The first installment included on The Jackie Gleason Show: In Color was originally telecast November 23, 1968 and features longtime Gleason chum Red Buttons as one of the guests (Red must have really needed the work at that time…because he’s also in the two episodes that follow on the disc.) Buttons and Gleason have a wonderful rapport, with Jackie playing straight man as Red does his classic “never got a dinner” routine (“dinner” is changed to “plaque” in this instance), and Frankie Avalon is also on hand, performing a medley that includes Can’t Take My Eyes Off You. (The vocalist must have forgotten he was Frankie Avalon…not Valli.) I enjoyed this telecast immensely, because Phil Silvers appears on the show—Silvers and Gleason are two of my favorite classic comedians—and not only does Phil do a funny impression of Ezio Pinza performing Some Enchanted Evening he plants a kiss right on The Great One’s lips. (“Gladaseeya!”)
Florence Henderson and Morey Amsterdam are the guests (along with Buttons) on the second show on the disc (from December 7, 1968); Florence sings My Love (a Petula Clark song I remember that was also recorded—though in a much speeded-up fashion—by “The Southern Gentleman,” Sonny James) and Morey tries to teach Jackie how to play the cello. There’s a Honeymooners sketch with Gleason, Art Carney, Sheila MacRae, and Jane Kean (“Alice’s Birthday”) as well; the first three shows feature skits but the funniest one is in the aforementioned November 23rd show with a classic Honeymooners premise: Alice has taken her mother’s dog to the veterinarian but doesn’t want Ralph to know (he’s not fond of the mutt) so she’s asked the doctor not to call her about the dog’s condition. Instead, the report comes by telegram…and since Ralph had a checkup only days earlier, he’s convinced that the report is referring to him. The news is not good:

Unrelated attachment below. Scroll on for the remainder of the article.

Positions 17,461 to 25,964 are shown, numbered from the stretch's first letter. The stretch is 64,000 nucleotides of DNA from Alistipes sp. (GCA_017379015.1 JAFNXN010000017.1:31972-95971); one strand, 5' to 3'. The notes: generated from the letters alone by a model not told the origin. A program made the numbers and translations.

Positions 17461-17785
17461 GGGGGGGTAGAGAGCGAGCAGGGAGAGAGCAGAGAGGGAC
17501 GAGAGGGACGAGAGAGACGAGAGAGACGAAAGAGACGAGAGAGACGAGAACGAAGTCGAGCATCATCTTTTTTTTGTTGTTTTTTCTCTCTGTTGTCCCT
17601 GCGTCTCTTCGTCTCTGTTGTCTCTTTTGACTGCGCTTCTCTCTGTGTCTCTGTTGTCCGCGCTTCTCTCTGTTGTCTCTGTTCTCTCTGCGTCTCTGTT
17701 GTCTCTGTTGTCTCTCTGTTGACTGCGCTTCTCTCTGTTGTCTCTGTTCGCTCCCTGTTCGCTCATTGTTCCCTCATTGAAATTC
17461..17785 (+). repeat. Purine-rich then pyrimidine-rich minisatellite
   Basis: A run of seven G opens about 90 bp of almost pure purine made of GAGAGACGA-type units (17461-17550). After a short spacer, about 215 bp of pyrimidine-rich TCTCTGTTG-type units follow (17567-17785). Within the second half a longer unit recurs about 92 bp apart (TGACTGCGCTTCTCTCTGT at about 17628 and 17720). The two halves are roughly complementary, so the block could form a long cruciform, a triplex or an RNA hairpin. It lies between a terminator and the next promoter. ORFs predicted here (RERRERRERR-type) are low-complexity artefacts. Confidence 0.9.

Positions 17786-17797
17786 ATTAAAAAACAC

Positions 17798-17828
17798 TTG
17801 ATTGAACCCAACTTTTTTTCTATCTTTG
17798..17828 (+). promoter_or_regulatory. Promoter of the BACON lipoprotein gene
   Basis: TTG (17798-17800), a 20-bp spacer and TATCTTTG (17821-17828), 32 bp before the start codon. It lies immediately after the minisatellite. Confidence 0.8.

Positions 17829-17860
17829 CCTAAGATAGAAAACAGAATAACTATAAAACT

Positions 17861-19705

RALPH: Well, I guess that’s it, Norton…the doc gives me six months to live…I’ll be dead by the Fourth of July…
ED: Don’t pay any attention to that, Ralph—I used to work with a guy…the doctor gave him only six months to live, too…
RALPH: What happened?
ED: He lived for almost eight months!
(Ralph slaps the table at Norton’s remark, then collects himself)
RALPH: Norton…you gotta promise me somethin’…never mention a word of this to Alice…I don’t want her to find out!
ED: Yeah, what’s gonna happen after six months? She’s gonna notice you not comin’ home nights…
One of the things I’ve noticed about Jackie Gleason in these variety hours is that the man was so filled with confidence, so self-assured of his comedic talent that he never felt the need to dominate the proceedings. There’s evidence of this in the third show on the disc (January 4, 1969), in which he’s more than willing to play straight man to guests Nipsey Russell (who does his poetry specialty…but also demonstrates some impressive dance moves) and Jan Murray, who jokes that Gleason is a terrible golfer and tries to give him lessons (“Make believe it’s a martini and Dean Martin is trying to take it away from you,” Jan advises Jackie on holding the club. “I can’t hold it that tight!” cracks Gleason.). There’s also a great ad-lib by Murray during this bit (“Did you ever know you could play The Odd Couple by yourself?”), and Jackie uproariously responds: “That wasn’t in it when we rehearsed!”